Manufacturer cuts emissions

Food manufacturers are increasingly feeling the effects of climate change, including the rising cost of ingredients.

As such, it is becoming more vital that the food industry does its part to cut carbon emissions.

Australian-owned Spiral Foods recently demonstrated its commitment to the environment and support for food producers, announcing it has become 100% climate neutral.

Working with neutralising company Climate Friendly, Spiral Foods’ carbon emissions were calculated, including electricity, air travel, car and truck use, car rentals and taxis, paper and freight.

An equivalent value of gold standard carbon credits have been invested in renewable energy generation.

“We have worked with Climate Friendly to invest in globally-recognised gold standard carbon credits, supporting projects that work toward displacing polluting energy sources like coal usage,” Spiral Foods director James Wilson said.

“We feel this is the most effective way we can take action to stop global warming and protect our food future.”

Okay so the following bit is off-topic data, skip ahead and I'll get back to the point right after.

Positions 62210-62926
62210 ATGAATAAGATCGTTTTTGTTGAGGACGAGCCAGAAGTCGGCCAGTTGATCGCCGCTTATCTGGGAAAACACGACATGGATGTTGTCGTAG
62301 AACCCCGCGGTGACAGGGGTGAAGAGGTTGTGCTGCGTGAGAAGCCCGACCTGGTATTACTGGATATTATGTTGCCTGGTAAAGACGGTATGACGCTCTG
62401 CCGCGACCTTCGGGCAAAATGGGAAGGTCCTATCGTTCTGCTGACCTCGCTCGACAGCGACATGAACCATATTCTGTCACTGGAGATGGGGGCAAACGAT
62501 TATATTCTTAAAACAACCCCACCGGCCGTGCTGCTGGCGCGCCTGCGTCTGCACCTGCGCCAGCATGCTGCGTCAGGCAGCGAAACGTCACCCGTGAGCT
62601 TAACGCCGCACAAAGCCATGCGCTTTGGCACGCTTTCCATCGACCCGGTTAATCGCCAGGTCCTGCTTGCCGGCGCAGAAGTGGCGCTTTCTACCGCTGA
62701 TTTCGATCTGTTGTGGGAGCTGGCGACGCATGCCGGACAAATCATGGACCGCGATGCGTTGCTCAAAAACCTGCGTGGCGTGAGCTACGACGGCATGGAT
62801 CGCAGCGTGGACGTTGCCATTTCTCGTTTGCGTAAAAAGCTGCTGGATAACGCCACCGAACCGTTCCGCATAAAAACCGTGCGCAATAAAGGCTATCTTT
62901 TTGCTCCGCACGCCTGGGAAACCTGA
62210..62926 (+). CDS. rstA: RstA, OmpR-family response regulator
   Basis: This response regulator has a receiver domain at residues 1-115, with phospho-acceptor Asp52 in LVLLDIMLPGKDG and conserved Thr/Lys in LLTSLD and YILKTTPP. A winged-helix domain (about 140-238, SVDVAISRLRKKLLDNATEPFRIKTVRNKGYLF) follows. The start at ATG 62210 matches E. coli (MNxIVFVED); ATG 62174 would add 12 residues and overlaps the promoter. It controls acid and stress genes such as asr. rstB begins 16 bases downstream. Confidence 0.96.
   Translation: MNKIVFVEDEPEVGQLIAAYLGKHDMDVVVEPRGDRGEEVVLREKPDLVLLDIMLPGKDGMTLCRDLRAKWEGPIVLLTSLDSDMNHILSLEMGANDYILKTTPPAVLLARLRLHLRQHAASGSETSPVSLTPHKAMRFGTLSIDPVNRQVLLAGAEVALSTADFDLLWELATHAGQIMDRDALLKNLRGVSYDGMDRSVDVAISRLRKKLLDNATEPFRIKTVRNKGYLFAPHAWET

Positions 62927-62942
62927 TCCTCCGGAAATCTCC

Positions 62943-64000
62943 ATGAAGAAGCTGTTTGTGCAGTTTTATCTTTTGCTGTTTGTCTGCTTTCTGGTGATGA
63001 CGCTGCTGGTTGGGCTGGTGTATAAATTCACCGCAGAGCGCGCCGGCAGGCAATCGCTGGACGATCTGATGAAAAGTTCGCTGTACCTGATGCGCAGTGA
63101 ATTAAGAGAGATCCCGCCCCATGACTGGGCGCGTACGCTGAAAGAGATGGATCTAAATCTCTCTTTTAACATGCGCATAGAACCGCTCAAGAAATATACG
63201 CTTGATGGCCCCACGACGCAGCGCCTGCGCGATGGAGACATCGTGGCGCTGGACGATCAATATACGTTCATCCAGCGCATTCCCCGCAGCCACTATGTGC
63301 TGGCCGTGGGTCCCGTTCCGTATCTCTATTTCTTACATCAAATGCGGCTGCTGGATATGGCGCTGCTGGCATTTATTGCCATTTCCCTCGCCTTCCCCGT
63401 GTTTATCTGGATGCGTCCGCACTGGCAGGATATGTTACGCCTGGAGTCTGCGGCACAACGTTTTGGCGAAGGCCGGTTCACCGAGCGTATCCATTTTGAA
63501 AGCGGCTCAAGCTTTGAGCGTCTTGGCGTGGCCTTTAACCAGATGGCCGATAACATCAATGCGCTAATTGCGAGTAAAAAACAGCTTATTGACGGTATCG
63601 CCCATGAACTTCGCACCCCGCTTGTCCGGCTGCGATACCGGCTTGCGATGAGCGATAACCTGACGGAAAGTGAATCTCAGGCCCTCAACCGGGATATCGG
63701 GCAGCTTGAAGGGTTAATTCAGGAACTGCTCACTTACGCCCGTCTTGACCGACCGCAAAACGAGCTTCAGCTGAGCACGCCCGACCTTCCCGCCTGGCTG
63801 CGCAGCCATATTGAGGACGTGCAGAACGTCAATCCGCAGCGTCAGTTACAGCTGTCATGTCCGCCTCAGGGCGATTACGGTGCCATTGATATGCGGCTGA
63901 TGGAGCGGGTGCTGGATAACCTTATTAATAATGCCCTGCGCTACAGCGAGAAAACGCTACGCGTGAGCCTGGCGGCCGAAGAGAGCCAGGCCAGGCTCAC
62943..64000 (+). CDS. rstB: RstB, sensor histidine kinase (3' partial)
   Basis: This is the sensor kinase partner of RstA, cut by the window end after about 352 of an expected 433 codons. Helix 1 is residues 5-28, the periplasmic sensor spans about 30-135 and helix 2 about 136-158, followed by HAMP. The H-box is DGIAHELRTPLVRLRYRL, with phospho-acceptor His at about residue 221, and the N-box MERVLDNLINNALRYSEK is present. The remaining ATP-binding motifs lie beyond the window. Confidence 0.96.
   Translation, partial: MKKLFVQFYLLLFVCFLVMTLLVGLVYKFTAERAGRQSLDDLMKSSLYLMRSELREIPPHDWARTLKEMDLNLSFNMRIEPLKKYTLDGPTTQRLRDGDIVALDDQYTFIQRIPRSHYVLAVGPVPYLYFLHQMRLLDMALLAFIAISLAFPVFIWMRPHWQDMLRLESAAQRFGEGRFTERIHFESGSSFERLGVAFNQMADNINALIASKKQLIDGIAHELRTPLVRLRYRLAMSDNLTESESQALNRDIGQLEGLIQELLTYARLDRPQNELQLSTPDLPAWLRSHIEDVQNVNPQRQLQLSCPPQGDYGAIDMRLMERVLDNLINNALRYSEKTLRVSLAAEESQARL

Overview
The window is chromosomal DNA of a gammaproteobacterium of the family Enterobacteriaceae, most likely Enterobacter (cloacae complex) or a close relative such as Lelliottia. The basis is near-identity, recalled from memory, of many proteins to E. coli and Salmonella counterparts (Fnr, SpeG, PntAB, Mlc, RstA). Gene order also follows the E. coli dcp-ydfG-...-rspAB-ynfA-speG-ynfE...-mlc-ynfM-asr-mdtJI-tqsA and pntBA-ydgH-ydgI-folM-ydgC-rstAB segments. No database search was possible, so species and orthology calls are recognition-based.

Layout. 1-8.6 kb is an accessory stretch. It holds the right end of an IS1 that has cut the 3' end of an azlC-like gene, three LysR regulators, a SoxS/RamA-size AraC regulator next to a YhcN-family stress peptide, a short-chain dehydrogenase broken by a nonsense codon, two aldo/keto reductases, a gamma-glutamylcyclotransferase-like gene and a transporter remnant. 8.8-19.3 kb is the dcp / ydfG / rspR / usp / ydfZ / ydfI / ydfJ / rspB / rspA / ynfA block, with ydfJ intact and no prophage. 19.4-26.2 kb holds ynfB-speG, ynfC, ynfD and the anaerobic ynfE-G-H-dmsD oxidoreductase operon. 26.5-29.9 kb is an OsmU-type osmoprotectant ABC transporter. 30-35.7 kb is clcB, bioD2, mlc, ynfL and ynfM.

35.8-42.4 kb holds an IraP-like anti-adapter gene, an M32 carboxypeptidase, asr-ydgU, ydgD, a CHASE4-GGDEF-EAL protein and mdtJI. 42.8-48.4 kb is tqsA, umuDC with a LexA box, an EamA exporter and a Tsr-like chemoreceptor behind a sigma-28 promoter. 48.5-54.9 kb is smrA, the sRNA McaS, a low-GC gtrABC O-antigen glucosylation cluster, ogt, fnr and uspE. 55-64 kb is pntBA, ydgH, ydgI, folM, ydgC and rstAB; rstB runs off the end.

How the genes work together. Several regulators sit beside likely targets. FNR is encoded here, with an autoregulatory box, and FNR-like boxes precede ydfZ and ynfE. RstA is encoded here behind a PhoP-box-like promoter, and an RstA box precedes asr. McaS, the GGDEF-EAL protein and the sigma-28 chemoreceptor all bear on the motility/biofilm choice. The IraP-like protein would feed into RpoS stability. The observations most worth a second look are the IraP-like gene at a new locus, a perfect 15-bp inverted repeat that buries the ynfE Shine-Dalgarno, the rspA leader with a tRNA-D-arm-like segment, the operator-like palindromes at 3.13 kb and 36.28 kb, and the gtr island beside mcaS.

Now in the next stage of their climate change policy, Spiral Foods is also committed to investigating and implementing ongoing energy efficiency measures for its Sydney and Melbourne offices and warehouse operations, and believe this is one of the most important parts of reducing the company’s overall environmental impact.

Contacts

Spiral Foods:

info@spiralfoods.com.au

www.spiralfoods.com.au

Climate Friendly:

info@climatefriendly.com

www.climatefriendly.com

HACCP certification and testing equipment

HACCP director Martin Stone gives reasons as to why food manufacturers should become HACCP certified, including barriers to implementing a program and auditing no-nos, and identifies developments in food safety equipment.

Top 5 reasons to be HACCP certified

1. External verification

Certification is a clear declaration that a food manufacturer maintains stringent food safety standards.

2. Verification can open up markets for distribution

Many companies will not buy from a manufacturer unless they are HACCP certified.

3. Achievement and recognition for the business

4. Increased export potential

5. Reduced risk of costly food recalls and foodborne illness

Top 5 barriers to implementing a HACCP program

1. Time

2. Technical ability

3. No buy-in (mandate) from senior management to put it in place

4. Getting support

5. A poorly written, non-practical system

If a system is not practical, common sense and easy to use it will not work. Companies should get HACCP systems professionally developed.

Top 5 HACCP auditing no-nos

1. Being unprepared

Documentation should be ready for the auditor.

2. Having a dirty facility

Sites should be clean and have no obvious pest problems.

3. False or missing records

4. Misleading documentation that does not reflect actual practices

5. HACCP systems that are not maintained

Top 5 developments in food safety technology